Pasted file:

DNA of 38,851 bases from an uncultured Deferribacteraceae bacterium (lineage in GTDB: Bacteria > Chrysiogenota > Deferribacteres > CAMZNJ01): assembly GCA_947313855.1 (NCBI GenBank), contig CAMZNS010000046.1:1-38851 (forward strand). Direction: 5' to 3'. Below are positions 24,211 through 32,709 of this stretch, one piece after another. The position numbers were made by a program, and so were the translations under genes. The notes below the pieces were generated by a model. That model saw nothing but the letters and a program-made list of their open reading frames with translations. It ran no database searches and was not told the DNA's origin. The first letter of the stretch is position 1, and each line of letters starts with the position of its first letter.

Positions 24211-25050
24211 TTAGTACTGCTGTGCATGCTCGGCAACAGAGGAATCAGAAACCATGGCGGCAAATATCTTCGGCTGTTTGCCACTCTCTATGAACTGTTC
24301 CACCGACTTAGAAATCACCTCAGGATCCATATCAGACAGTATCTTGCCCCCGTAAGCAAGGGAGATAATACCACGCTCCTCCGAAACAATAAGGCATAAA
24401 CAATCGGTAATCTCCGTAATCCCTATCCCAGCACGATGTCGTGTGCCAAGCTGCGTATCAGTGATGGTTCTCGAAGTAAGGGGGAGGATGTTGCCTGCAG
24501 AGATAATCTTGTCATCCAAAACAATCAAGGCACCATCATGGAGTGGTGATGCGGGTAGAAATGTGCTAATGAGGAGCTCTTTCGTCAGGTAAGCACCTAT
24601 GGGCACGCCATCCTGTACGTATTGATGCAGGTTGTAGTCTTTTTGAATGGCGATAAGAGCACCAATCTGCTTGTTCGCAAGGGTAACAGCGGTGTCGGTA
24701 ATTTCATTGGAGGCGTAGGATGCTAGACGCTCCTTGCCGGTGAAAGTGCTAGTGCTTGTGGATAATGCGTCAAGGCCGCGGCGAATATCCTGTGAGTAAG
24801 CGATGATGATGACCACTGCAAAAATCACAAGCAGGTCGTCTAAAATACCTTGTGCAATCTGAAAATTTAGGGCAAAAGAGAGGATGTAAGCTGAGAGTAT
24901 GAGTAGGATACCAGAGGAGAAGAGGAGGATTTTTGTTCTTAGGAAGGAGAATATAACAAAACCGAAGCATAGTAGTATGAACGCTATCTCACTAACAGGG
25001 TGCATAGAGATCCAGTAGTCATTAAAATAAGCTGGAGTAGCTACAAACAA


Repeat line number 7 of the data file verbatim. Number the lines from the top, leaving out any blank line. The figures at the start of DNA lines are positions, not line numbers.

24601 GGGCACGCCATCCTGTACGTATTGATGCAGGTTGTAGTCTTTTTGAATGGCGATAAGAGCACCAATCTGCTTGTTCGCAAGGGTAACAGCGGTGTCGGTA